The Glass Key storyline inspired director Christy Cabanne’s movie Graft (1931), which was originally going to star Gary Cooper.
The Graft screenplay was written by Barry Barringer, and the 1931 film stars Regis Toomey as a reporter investigating the murder of the District Attorney. Sue Carol, Dorothy Revier, Boris Karloff, and King Baggott also appear in Graft.
Chester Morris was touted to play the lead of “Ed Beaumont” in a film version of The Glass Key in 1932, but when it was finally made into a 1935 movie, George Raft starred as the lead character.
The screenplay adaptation of The Glass Key by Kathryn Scola and Kubec Glasmon (co-writer of The Public Enemy, 1931) was turned into a movie directed by Frank Tuttle. Actors Claire Dodd, Edward Arnold, Rosalind Keith, Charles Richman, Ray Milland, and Guinn ‘Big Boy’ Williams co-star in the film.
The star-studded 1942 Paramount remake of The Glass Key has Alan Ladd as Ed Beaumont, with Veronica Lake, Brian Donlevy, Bonita Granville, Richard Denning, Joseph Calleia, William Bendix, Frances Gifford, Moroni Olsen and others in supporting roles.
Orson Welles’s radio program The Campbell Playhouse produced a 1939 episode of The Glass Key with Welles as the Madvig character, and Paul Stewart as Ned Beaumont. Among those in the radio cast were Myron McCormick, Ray Collins, and Everett Sloane. Other radio and television adaptations of The Glass Key were presented in the latter half of the 1940s.
Author Dashiell Hammett
Nee Samuel Dashiell Hammett when he was born on May 27, 1894, Hammett was credited with inventing the “hard-boiled detective fiction” genre, and praised for injecting realism into his novels.
From 1915-1922, Hammett had been a Pinkerton detective in San Francisco and Philadelphia, and worked on the Nicky Arnstein case and the defense of Fatty Arbuckle (according to The Sunday Star-News). It was during this time that he also served in World War I (from 1918-1919) and contracted both the Spanish Flu and tuberculosis.
He spent much of his WWI service as a patient in the hospital, where he met nurse Josephine Dolan. They were married in July 1921 in San Francisco and had two daughters (Mary Jane and Josephine), before separating in 1926; Hammett’s wife had been advised that she and their daughters should live apart from him because of his tuberculosis. This separation eventually foundered the marriage emotionally if not legally; they remained married until divorcing in 1937, the same year he joined the Communist Party. By this time, Hammett had observed heavy-handed strike-breaking activities (unions were considered to be ‘Communist’ and thus un-American by some) and was becoming increasingly politically active in the arena of civil rights.
Dashiell Hammett had a relationship with writer Nell Martin from 1929-1930, and began a long-term affair with fellow writer Lillian Hellman in 1931 that lasted until his death in 1961 at the age of 66.
This description of the author appeared in Universal Weekly (1936):
“Dashiell Hammett is six feet, three, and weights one hundred and thirty pounds. He has prematurely white hair, a compelling personality…Wounded in the war, and apparently doomed to a life of invalidism, he achieved a recovery through skillful surgery and amazing will power until now he is a crack tennis and pingpong player. While in the hospital, he started writing detective stuff for the pulp magazines, and was an immediate success. Without the intercession of an agent, he sent his first novel, “Red Harvest” , to a publisher, cold, and was amazed to have it accepted immediately.”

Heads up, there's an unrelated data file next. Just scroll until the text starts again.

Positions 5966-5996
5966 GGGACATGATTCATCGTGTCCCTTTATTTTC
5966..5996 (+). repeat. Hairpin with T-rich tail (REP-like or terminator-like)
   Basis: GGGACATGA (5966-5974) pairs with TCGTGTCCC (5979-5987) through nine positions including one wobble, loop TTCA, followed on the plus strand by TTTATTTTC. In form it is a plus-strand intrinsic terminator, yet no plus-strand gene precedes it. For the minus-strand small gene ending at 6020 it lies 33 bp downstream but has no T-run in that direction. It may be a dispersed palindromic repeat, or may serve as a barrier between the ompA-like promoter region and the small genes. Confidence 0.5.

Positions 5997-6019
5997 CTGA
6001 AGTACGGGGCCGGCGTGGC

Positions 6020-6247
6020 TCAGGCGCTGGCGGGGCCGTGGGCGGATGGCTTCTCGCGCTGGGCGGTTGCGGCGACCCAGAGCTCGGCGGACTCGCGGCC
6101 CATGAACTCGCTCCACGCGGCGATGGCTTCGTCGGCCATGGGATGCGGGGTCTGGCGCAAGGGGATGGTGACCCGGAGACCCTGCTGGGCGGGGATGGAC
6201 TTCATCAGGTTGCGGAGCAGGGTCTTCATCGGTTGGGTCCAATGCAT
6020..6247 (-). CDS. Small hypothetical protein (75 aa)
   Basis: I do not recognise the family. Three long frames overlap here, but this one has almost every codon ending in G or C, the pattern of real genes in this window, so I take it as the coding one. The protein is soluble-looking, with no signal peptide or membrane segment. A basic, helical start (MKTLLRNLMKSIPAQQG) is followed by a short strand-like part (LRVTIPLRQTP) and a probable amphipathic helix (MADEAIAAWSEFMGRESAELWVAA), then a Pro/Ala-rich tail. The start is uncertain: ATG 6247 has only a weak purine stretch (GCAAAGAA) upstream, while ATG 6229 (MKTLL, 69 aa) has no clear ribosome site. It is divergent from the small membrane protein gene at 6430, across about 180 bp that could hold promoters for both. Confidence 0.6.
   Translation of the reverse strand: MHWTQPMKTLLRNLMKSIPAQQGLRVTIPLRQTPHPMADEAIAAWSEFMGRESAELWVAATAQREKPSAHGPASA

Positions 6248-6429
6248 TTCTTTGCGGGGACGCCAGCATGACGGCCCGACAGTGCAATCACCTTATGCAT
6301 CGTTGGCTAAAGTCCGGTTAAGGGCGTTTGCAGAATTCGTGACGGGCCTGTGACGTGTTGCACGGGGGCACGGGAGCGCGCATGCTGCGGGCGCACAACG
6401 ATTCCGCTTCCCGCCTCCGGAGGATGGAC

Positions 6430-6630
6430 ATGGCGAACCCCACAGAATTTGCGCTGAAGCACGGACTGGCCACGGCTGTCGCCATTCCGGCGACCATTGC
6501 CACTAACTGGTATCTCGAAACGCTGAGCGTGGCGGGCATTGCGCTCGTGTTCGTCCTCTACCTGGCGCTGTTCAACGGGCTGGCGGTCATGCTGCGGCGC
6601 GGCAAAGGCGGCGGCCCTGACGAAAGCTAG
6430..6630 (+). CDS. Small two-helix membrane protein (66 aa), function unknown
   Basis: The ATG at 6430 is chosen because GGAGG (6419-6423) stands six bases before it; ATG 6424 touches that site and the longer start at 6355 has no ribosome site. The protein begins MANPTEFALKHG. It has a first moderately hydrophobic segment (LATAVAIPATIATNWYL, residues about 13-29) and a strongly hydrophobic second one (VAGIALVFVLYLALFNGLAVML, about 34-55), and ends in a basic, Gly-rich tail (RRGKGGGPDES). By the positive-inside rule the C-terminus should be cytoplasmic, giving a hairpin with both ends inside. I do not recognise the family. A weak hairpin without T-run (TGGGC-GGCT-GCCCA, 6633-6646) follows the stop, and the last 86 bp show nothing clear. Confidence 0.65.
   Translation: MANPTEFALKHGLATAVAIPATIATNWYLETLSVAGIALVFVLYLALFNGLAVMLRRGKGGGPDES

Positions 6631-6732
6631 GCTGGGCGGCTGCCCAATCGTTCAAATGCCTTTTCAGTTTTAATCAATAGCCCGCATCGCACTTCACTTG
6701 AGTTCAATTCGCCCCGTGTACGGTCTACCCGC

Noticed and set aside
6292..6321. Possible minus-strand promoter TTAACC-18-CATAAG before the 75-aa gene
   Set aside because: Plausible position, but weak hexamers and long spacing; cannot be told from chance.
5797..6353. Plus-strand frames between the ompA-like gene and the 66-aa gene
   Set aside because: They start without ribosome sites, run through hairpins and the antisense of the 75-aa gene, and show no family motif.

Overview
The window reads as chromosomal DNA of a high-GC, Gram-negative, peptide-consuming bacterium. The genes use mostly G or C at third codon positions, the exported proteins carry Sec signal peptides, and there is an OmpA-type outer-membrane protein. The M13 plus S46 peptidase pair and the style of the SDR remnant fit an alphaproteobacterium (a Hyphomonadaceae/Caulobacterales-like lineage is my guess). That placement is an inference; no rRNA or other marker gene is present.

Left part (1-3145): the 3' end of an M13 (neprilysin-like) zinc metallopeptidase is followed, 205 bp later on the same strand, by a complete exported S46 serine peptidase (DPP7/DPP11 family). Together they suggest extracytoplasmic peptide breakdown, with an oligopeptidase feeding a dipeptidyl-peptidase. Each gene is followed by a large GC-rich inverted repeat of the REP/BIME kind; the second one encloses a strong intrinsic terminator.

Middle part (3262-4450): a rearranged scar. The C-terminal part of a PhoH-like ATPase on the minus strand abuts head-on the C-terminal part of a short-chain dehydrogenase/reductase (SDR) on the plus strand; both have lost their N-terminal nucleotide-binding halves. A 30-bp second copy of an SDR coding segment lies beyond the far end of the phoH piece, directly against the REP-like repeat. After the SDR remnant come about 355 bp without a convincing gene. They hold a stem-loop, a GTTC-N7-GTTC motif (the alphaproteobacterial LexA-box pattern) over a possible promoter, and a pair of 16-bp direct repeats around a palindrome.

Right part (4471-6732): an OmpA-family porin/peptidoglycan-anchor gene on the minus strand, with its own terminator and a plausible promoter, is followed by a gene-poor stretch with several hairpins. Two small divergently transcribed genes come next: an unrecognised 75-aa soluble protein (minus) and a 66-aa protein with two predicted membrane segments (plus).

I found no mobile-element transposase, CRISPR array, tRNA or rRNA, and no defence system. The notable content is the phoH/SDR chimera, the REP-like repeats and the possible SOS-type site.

Hammett embarked on a new career as a published writer in 1922 with his first short story. Throughout the 1920s, he set many of his tales in San Francisco, usually featuring a detective as the main character. He was credited with coining the phrase ‘Private Eye’; Will Gould wrote Hollywood columnist Sheila Graham in The Evening Star in (1959), that Dashiell Hammett had once told him that
“‘Private Eye’ stands for ‘Private I’ – the ‘I’ for investigator.”
In addition to The Glass Key, Dashiell Hammett’s critically acclaimed first novel Red Harvest and his subsequent best-selling books – The Maltese Falcon (1930) and The Thin Man (1934) – were also made into movies and adapted for radio. During the 1930s, Hammett wrote original screenplays for feature films (mostly Thin Man sequels), and short fiction in the 1940s.
Hammett enlisted in September 1942 during World War II, and contracted emphysema in the Aleutians.
Post WWII, as President of the Civil Rights Congress of New York, Hammett cited three recent cases of police brutality against black men and women in 1946 that were covered up. He hosted a dinner to oust Mississippi’s racist Senator Theodore Bilbo, a member of the Ku Klux Klan who defended segregation.
He served a six month contempt of court sentence in 1951, for refusing to provide names to the House Un-American Activities Committee (HUAC) of those who funded the bail bonds posted by the CRC on behalf of 11 Communists. His radio programs were cancelled, and his books blacklisted by Senator Joseph McCarthy.
His U.S. Army service during WWI and WWI, and imprisonment due to the blacklist, effectively ruined Dashiell Hammett’s health, career, and finances. He died of lung cancer in 1961.
Why I Married Bill Powell, by Carole Lombard (Motion Picture, December 1931)
Dashiell Hammett Ends Sentence for Contempt by the Associated Press – The Evening Star, December 10, 1951
*Images are believed to be in the public domain or Creative Commons licensed & sourced via Wikimedia Commons, Vimeo, YouTube, or Flickr, unless otherwise noted*